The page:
Apart from restructuring the mode of resources management in the country, it is imperative to state that if the nation wishes to toe the line of sustainable growth and development, then there is an urgent need to also restructure the nation’s public expenditure framework. Over the years, public expenditures in Nigeria have been largely skewed to recurrent expenditure rather than capital expenditure which hold more prospects for economic growth and development. The reader should note that government capital expenditure is primarily expenditures on the creation of fixed assets such as power, roads and other infrastructural facilities that will generate future benefits and value, whereas recurrent government expenditure refers to expenditures on salaries, current grants, administration, debt servicing, subsidy payments et al.
Several empirical studies have shown that recurrent consumption expenditure impacts negatively on economic growth and development. In another empirical study titled: “An evaluation of public expenditure and economic growth in Nigeria using the sectorial economic function approach”, which was published in the European Scientific Journal, volume 16, number 17, March 2020 edition, Duruibe et al (2020) found government expenditure on administrative services- a recurrent aspect of government expenditure – to have a negative impact on economic growth and development in Nigeria. Curiously, the study further observed that between 1999 and 2016, federal recurrent expenditure increased by 829 percent while federal capital expenditure grew by only 27 percent. Ordinarily, this scenario is not in conformity with mainstream economic principles, especially for a developing nation like Nigeria. Earlier before this study, it would be recalled that Sanusi (2010) asserted that the share of National Assembly budget in the federal government overhead budget was 25% in 2010, while in 2012 the former Minister of Finance, Dr. Ngozi Okonjo Iweala, maintained that government spent 74.4 percent of its budget on recurrent expenditure. Even more, the 2019 and 2020 budget estimates were heavily tilted towards recurrent expenditure – doubling what the executive presented for capital expenditure.
No doubt, any effort aimed at restructuring the public expenditure framework in Nigeria by re-channelling funds from recurrent expenditure to capital expenditure would, to say the least, ‘rock the boat’ as this effort will probably tantamount to taking tough decisions such as reducing public sector workforce, reducing the ‘untouchable’ emoluments of public office holders, reducing the number of public office holders, jettisoning subsidy payments, among others. Be that as it may, the sad fact still remains that Nigeria is running an over-bloated public sector which tend to be counter-productive, as well as not been in tune with the acceptable economic dynamics for attaining sustainable economic growth and development.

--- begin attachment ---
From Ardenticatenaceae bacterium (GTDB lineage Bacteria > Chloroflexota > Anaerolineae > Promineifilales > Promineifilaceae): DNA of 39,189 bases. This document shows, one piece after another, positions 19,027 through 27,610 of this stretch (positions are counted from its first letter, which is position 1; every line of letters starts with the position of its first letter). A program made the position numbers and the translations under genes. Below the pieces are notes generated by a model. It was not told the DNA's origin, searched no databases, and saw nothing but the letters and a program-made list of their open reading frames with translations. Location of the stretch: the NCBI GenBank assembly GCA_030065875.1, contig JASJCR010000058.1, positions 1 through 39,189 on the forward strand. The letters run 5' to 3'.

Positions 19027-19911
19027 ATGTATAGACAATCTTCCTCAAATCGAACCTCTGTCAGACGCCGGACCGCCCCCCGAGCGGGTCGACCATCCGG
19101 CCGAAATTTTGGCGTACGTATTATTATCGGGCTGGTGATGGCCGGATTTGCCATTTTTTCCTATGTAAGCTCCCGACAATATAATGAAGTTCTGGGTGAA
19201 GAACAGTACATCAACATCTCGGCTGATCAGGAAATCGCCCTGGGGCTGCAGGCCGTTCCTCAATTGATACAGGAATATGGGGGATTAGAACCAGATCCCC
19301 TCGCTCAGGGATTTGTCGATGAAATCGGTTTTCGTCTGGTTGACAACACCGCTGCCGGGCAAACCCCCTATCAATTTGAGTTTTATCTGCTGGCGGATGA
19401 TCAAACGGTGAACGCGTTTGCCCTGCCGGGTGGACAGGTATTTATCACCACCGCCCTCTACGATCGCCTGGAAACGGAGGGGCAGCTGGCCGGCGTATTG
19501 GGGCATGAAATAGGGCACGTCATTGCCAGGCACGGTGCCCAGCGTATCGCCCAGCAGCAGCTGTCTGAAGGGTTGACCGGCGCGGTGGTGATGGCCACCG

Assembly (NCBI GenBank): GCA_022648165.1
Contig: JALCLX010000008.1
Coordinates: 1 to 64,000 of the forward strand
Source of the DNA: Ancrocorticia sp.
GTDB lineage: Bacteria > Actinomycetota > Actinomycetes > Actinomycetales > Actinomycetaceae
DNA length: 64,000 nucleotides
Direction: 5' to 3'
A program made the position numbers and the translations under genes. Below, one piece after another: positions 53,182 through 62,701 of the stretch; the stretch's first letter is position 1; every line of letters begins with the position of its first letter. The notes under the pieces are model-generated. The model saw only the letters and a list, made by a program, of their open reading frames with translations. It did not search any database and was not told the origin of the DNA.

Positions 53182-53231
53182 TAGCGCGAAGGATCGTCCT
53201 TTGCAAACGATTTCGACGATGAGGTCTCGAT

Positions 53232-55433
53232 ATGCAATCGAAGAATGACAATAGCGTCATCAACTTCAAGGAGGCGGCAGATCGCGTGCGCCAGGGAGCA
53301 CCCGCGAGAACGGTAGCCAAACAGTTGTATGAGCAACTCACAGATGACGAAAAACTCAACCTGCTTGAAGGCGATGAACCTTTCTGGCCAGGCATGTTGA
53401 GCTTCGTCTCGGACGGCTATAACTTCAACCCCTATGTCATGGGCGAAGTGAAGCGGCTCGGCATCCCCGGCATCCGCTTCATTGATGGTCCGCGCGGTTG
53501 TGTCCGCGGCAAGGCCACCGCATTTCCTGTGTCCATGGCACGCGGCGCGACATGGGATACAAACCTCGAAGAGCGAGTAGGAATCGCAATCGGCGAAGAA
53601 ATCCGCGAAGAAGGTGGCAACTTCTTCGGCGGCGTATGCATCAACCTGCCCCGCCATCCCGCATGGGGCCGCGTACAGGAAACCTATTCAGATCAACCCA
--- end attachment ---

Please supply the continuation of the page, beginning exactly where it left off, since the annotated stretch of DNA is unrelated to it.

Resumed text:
The acceptable economic dynamics for attaining sustainable economic growth and development stresses the pivotal roles which the private sector plays in propelling the engine of economic growth and development of a nation. Prosperous businesses boost growth, creates jobs, and pay taxes to the government; the government in turn uses these taxes to finance services and investments. This is the kind of economic model obtainable in other emerging economies such as some of the BRICS and ASEAN countries where the private sector creates more than 90 percent of jobs, funds more than 60 percent of all investments and provides above 80 percent of government revenue. Hence, the role of the government in this process should only be limited to providing the enabling environment; putting in place the right regulations and intervention strategies in the event of market failure; reducing the costs of doing business; and providing the requisite infrastructures such as power, good roads, adequate security, sound legal system, functional health system, comprehensive and coordinated national database, among others for the private sector to thrive.
What’s more, the education sector in Nigeria needs to be overhauled so that it can support the imminent economic growth and development that will come in place in all sectors of the economy –should all these highlighted reforms come to fruition. The tertiary education sector should be well funded and rightly positioned to produce ground-breaking researches and innovations that can accelerate the technological progress in the economy. More so, 21st-century courses should be introduced into our tertiary education curriculum; and, if need be, universities in the country can get affiliated to top-notch universities around the word –at all costs- in order to facilitate superlative knowledge transfer.
As a final remark, these proposed compendiums of reforms, which form my own submission on this subject matter, is neither comprehensive nor conclusive; this submission is open for debate.
God bless the Federal Republic of Nigeria.
The writer of this article, Duruibe Stanley Chigozie, is an author, researcher and an economic and financial analyst. Email: firstname.lastname@example.org